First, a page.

Headline »



April 8, 2018 – 7:54 pm | 3 Comments

I had a lazy weekend—well, lazier than usual—and ended up watching lots of TV and movies. Good thing they were mostly entertaining. Here are some brief thoughts on the ones worth mentioning.
Killing Eve

I’ve been salivating …

Read the full story »
Books & writing

Book reviews and more


Advance movie reviews and behind-the-scenes discussions with filmmakers

Q & A

Nerd chats with writers and actors

Random Nerdy Stuff

Ramblings that defy categorization


Recaps and reactions to some of your favorite TV shows

Books & writing »

Nerdy Special List April 2018

April 6, 2018 – 12:25 am | 2 Comments

Happy April! I’ve been wearing shirts and dresses in floral prints all week because I want flowers to be bloomin’ on my body if nowhere else. Hope spring is happening where you are.

To help brighten your day, here are our book recommendations this month.

From Jen at Brown Dog Solutions:

Big Guns by Steve Israel (Simon & Schuster, April 17)

Ex-New York Congressman Steve Israel couldn’t have been more timely with his sophomore novel, Big Guns. A major gun manufacturer is threatened by a call for a national ban on handguns, so the company brings in its top lobbyist to convince the government that every citizen should be legally required to own a firearm.

Israel’s experience lends to the novel’s authenticity, and the current political climate makes the themes especially powerful. This satire is witty, thought-provoking, and shrewd.

Buy it now

Mommy’s Khimar by Jamilah Thompkins-Bigelow, illustrated by Ebony Glenn (Salaam Reads, April 3)

This heartwarming picture book is beautiful in every respect. The young girl narrating the story finds empowerment wearing her mother’s headscarves. The acceptance of those around her—her friends, teachers, and especially her grandmother who isn’t Muslim—encourages the child to be proud of her identity.

The stunning illustrations compliment the endearing prose, making the whole package one to treasure. This should be a staple of every child’s library. Seeing the wonder and complete absence of threat in diversity is something that can’t be experienced too often or too early.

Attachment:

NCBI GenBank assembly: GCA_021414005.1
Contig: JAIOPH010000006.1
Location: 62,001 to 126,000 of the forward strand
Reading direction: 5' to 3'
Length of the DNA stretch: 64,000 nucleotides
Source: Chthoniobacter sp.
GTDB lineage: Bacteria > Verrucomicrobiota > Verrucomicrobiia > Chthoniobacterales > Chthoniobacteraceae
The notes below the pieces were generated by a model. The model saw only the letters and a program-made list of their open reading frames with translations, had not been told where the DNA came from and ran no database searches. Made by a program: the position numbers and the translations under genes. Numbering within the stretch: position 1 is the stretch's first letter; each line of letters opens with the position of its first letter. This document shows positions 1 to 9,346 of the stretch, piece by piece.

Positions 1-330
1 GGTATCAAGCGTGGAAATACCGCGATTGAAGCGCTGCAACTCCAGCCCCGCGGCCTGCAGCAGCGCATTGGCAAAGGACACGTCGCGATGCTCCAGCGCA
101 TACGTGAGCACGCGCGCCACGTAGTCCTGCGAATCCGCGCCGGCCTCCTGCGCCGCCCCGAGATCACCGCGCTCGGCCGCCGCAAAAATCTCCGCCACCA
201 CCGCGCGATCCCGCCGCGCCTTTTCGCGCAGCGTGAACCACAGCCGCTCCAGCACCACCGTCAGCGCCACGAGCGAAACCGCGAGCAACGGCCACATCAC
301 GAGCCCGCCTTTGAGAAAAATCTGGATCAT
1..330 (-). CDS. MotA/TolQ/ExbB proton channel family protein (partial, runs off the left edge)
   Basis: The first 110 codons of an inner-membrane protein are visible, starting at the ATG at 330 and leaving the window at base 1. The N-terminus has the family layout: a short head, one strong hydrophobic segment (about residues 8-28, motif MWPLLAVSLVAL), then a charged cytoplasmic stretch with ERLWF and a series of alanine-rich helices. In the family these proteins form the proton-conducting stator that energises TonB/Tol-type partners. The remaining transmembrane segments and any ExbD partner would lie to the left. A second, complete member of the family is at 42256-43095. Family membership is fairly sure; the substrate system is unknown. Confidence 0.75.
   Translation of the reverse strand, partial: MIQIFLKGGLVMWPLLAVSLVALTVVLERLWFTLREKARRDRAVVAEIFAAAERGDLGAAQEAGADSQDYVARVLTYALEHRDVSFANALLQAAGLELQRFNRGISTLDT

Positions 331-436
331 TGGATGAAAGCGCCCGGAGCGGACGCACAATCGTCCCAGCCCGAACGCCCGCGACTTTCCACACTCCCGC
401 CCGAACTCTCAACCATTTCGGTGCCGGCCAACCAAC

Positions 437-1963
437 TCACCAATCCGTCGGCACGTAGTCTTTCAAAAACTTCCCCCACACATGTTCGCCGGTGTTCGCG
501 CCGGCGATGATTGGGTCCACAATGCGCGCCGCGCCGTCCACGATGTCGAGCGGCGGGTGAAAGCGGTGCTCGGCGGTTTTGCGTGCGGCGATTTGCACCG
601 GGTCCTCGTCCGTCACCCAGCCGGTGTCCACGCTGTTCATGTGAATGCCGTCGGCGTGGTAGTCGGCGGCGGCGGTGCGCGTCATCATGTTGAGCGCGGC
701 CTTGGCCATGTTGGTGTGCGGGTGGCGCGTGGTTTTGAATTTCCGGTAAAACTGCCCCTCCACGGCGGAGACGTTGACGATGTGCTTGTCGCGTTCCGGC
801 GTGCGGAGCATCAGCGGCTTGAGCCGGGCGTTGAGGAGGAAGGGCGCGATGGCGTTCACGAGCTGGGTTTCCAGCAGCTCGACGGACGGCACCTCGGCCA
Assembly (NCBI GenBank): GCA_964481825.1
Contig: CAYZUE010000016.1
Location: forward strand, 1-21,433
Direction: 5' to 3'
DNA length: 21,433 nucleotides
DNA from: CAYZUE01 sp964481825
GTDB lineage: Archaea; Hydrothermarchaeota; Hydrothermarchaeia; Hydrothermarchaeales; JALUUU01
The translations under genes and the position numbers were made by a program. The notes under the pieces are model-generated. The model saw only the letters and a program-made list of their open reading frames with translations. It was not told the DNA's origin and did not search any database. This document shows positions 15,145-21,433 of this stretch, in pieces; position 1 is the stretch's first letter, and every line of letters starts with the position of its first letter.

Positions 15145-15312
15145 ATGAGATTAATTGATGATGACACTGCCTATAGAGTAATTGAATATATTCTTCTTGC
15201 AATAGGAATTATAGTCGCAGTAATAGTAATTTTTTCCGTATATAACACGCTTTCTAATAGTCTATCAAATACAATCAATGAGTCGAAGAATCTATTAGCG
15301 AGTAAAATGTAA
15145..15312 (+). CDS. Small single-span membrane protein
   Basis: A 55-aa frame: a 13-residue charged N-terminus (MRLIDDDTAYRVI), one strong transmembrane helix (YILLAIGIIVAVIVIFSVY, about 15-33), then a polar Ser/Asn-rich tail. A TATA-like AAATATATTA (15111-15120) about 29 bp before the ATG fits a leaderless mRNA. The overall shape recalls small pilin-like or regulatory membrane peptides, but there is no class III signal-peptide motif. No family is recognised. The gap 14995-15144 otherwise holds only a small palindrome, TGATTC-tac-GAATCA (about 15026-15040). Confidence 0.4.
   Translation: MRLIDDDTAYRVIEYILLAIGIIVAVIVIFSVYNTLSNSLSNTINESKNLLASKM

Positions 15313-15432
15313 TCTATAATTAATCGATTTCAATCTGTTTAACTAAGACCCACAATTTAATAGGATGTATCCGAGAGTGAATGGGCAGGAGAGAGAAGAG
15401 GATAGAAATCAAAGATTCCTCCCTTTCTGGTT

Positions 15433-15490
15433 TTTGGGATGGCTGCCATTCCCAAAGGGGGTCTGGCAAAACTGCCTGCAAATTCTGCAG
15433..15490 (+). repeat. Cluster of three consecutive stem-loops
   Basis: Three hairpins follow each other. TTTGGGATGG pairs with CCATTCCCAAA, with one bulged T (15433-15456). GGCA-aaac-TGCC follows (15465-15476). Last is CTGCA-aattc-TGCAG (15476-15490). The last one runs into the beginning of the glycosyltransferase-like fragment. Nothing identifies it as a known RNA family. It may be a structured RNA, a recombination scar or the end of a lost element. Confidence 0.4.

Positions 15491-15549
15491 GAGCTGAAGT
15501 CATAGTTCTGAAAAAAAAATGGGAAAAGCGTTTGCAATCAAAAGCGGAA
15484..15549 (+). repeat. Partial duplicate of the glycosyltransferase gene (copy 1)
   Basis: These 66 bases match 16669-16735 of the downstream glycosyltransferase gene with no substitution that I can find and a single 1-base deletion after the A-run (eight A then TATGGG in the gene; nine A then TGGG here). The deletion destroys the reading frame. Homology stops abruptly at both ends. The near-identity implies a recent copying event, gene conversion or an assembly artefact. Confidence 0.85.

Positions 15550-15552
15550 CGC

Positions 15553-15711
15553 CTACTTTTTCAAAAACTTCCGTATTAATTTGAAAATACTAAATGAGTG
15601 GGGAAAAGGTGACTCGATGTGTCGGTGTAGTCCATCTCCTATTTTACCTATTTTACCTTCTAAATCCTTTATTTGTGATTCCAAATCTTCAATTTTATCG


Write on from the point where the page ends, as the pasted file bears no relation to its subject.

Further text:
Buy it now

From Lauren at Malcolm Avenue Review:

The City Where We Once Lived by Eric Barnes (Arcade Publishing, April 3)

Set in a semi-apocalyptic future in the town of West End, Barnes paints a haunting portrait of a town stripped to its bones and the lives of its few remaining residents. Residents of the bordering town of South End may seem better off, but their existence is filled with traffic, plastic homes, and a hunger for material things.

When a weather-related catastrophe brings the towns together in an unexpected way, the haves are forced to rely on the have-nots. Taut with timely themes of climate change, waning empathy and lack of community, the story hits scarily close to home.

Buy it now

No Way Home: A Memoir of Life on the Run by Tyler Wetherall (St. Martin’s Press, April 3)

By age nine, Tyler Wetherall had lived in thirteen houses in five countries on two continents, yet she still believed her father simply had “business problems.”

In her thrilling and gutting memoir, Wetherall recounts life on the run and how she and her siblings began to clue in to the family secret: her criminal father was a fugitive, wanted by the FBI and Scotland Yard.

Wetherall’s journals inform the first half of the book, a child’s narrative filled with the kind of details that can be found in great spy fiction. The second half, a present-day look at what followed her father’s capture, lacks the emotional touchstone of what came before but is no less compelling.

Buy it now

From Patti at Patti’s Pens & Picks:

Women in Sunlight by Frances Mayes (Crown, April 3)

I love books where women reinvent their lives in some way and emerge strong or stronger.

Three women in their sixties meet on a tour of a retirement community and become friends, traveling to a cottage several times. This evolves into spending a year sharing a house in Tuscany, Italy.

All three women confront demons while becoming their best selves, working on life goals they never thought they’d tackle. The village nearby helps on aspects of each woman’s changes. One of their neighbors is also confronting an unexpected life obstacle while working on an exciting project. I really enjoyed the adventure taken by the women.

Buy it now

PCN recommends:

Paris by the Book by Liam Callanan (Dutton, April 3)